25 Aug 2013
New Order @ Williamsburg Park live review 
NEW ORDER @ Williamsburg Park, Brooklyn, New York

NEW ORDER @ Williamsburg Park, Brooklyn, New York 7/24/2013

It is a truth universally acknowledged that being in a band involves a significant amount of drama. With so many opportunities for conflict (albums, gigs, credits, royalties, who ate the singer's muffin), platinum-selling superstars and teenage chancers alike are guaranteed at least a few bumps in the road. With plenty of strong personalities, accidents and incidents alike and a healthy dose of money and publicity, history is filled with bands whose real-life soap operas become infinitely more compelling than, say, the music itself. Just look at Metallica's therapy sessions, or the entire career of The Libertines, for proof.

New Order, it might seem, should know this better than anyone; rising from the ashes of critical darlings Joy Division and continuing onto club ventures, drug problems and intra-band conflicts, theirs has been a turbulent and endlessly fascinating career. What often gets overlooked, though, is that they're also responsible for some of the finest indie-rave anthems either side of the Atlantic; tonight, then, is their opportunity to remind us, the masses gathered in Williamsburg Park, of that fact.

With no new material from the band's recent reformation in sight, opener 'Crystal' sets the tone with the original video, featuring the fictional band The Killers, playing on the screens behind them. Lest we forget, it went on to inspire a little-known Las Vegas quartet, and that says it all: tonight is nothing less than a Great British Band(TM) cementing their legacy with style. Frontman Bernard Sumner knows it; despite sporting a broken leg, he appears relaxed and jovial, and his voice, notoriously hit-or-miss live, is on fine form through triumphant renditions of 'Regret', 'Ceremony' and 'Age of Consent' - if there's any complaint, it's that the band at times seem to be having more fun than the audience. Perhaps this cooler-than-thou Williamsburg crowd are simply more restrained than your average beer-drenched UK gig-goers, but it's not until they bust out Joy Division's 'Isolation' that the pogoing starts.

But it proves impossible to resist such an arsenal of shimmering electro-pop anthems - as the sun goes down, 'Here To Stay' and 'World' soar and 'Bizarre Love Triangle' feels almost like a religious experience, the crowd singing as one as lights flash and the heavens open. The joyous atmosphere only grows; 'True Faith' is predictably magnificent, pumping fists and flickering strobe lights turning the wide open space into a rave. 'The Perfect Kiss' is gloriously uplifting, and 'Blue Monday''s stuttering drums and pounding beat sound as revolutionary today as they did back in 1983.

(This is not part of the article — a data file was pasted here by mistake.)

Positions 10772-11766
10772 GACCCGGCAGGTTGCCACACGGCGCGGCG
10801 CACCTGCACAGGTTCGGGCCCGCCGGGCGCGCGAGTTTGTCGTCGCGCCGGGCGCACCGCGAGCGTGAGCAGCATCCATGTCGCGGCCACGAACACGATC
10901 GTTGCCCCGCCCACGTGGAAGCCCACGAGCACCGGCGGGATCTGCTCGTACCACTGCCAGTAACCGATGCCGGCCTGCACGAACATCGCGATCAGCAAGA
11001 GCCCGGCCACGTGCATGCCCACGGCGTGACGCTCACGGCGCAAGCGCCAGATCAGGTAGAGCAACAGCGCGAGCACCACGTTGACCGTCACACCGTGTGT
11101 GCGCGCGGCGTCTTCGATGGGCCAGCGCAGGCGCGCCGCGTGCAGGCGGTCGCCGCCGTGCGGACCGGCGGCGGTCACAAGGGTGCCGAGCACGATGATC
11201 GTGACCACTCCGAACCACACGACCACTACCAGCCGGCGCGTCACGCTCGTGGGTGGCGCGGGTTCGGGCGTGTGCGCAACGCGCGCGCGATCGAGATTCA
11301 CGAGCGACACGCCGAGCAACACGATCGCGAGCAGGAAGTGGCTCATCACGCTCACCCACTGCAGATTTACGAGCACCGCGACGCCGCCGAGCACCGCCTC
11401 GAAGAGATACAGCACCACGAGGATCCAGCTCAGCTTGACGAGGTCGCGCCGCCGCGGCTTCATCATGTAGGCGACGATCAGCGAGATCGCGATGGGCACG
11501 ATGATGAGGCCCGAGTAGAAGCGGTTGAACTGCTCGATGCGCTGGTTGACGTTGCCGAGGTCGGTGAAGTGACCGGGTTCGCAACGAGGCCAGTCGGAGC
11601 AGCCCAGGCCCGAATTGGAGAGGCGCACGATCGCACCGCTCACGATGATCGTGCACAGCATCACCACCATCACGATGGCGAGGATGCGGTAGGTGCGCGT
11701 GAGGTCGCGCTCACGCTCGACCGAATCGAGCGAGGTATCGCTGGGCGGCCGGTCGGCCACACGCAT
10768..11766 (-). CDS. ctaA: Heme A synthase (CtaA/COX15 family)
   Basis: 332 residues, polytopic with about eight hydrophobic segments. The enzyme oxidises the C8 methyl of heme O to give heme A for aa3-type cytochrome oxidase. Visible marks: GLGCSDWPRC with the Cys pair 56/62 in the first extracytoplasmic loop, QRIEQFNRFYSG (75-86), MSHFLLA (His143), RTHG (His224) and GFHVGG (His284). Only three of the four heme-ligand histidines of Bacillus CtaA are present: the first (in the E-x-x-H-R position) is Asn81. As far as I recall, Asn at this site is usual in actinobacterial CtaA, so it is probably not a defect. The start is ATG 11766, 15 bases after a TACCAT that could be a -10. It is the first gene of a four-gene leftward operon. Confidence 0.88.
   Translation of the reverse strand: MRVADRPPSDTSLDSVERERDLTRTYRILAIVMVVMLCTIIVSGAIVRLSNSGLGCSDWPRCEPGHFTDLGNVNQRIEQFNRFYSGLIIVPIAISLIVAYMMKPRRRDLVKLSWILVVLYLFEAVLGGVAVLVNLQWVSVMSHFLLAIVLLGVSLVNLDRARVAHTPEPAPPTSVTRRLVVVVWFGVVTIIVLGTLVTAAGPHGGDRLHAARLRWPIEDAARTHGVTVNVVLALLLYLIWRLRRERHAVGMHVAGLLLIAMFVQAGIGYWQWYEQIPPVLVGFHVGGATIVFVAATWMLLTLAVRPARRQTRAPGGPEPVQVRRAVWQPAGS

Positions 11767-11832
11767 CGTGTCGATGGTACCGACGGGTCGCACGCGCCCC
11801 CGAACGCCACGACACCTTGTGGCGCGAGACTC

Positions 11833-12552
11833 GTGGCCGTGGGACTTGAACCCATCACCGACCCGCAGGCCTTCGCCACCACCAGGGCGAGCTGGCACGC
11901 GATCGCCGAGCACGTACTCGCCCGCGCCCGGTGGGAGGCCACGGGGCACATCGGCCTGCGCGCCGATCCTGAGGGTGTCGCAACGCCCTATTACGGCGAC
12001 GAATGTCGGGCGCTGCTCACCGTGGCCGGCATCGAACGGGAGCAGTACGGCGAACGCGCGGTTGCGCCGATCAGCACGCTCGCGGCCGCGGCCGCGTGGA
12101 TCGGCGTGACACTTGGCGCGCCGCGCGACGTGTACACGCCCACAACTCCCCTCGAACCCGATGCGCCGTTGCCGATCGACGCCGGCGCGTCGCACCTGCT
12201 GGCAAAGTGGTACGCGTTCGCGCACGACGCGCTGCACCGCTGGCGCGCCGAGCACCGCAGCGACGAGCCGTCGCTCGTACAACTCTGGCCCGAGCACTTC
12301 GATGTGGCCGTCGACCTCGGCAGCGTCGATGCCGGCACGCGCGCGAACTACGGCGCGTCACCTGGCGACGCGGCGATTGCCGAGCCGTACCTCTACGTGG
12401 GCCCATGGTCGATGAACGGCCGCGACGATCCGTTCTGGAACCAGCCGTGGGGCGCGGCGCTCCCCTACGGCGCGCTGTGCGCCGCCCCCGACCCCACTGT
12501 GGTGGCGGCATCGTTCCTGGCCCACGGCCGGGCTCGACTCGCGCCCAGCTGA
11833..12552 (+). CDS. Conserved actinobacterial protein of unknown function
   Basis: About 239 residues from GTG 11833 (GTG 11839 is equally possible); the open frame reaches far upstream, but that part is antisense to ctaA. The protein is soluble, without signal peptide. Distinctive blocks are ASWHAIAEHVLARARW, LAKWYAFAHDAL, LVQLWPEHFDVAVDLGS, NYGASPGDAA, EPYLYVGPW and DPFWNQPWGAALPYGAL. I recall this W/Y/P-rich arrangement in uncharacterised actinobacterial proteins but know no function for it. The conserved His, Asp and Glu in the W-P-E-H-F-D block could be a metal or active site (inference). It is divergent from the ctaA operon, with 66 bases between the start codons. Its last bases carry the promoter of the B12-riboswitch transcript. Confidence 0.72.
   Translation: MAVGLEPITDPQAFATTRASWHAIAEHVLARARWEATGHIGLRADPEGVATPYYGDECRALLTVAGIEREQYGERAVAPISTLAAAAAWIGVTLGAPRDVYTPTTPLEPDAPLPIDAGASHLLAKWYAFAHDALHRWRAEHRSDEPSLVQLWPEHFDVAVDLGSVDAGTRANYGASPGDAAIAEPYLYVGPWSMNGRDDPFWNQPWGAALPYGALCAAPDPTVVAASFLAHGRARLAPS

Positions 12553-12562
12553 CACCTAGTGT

Inevitably, we can't ignore all that aforementioned history; an all-Joy Division encore, at a different time, could be risky. But New Order have more than earned their right, and the crowd certainly aren't objecting; 'Transmission' becomes a club anthem surprisingly effortlessly, and 'Atmosphere', with the field singing "don't walk away in silence..." as one while images of Ian Curtis float across the screen, is a moving tribute. It could only end with 'Love Will Tear Us Apart', inducing a flailing, uproarious singalong at stark contrast to the melancholy lyrics.

But that, in the end, seems very appropriate for tonight. History's a powerful thing, and it makes for great stories. Ultimately, though, it's great songs - songs that connect and uplift and inspire - that live forever. It's these songs, regardless of events and names and places, that deserve to be remembered, and it's these songs that make tonight a celebration. Tonight, New Order remind us that love may indeed tear us - and them - apart, but, with music, there's always a way to pick up the pieces.

AUSTYN KING

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Many thanks to Austyn for the review. Check out her music writing blog at heartintoapopsong.tumblr.com

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A Certain Ratio

"Manchester, 1978. In the beginning there were four: Jez Kerr (bass), Martin Moscrop (guitar/trumpet), Peter Terrel (guitar/effects) and Simon Topping (vocals/trumpet). Four thin boys with a name borrowed from a Brian Eno record, the intense, drummerless quartet initially drew influence from Wire, Eno, the Velvets and Kraftwerk, and gained a manager in Anthony Wilson of Factory Records.

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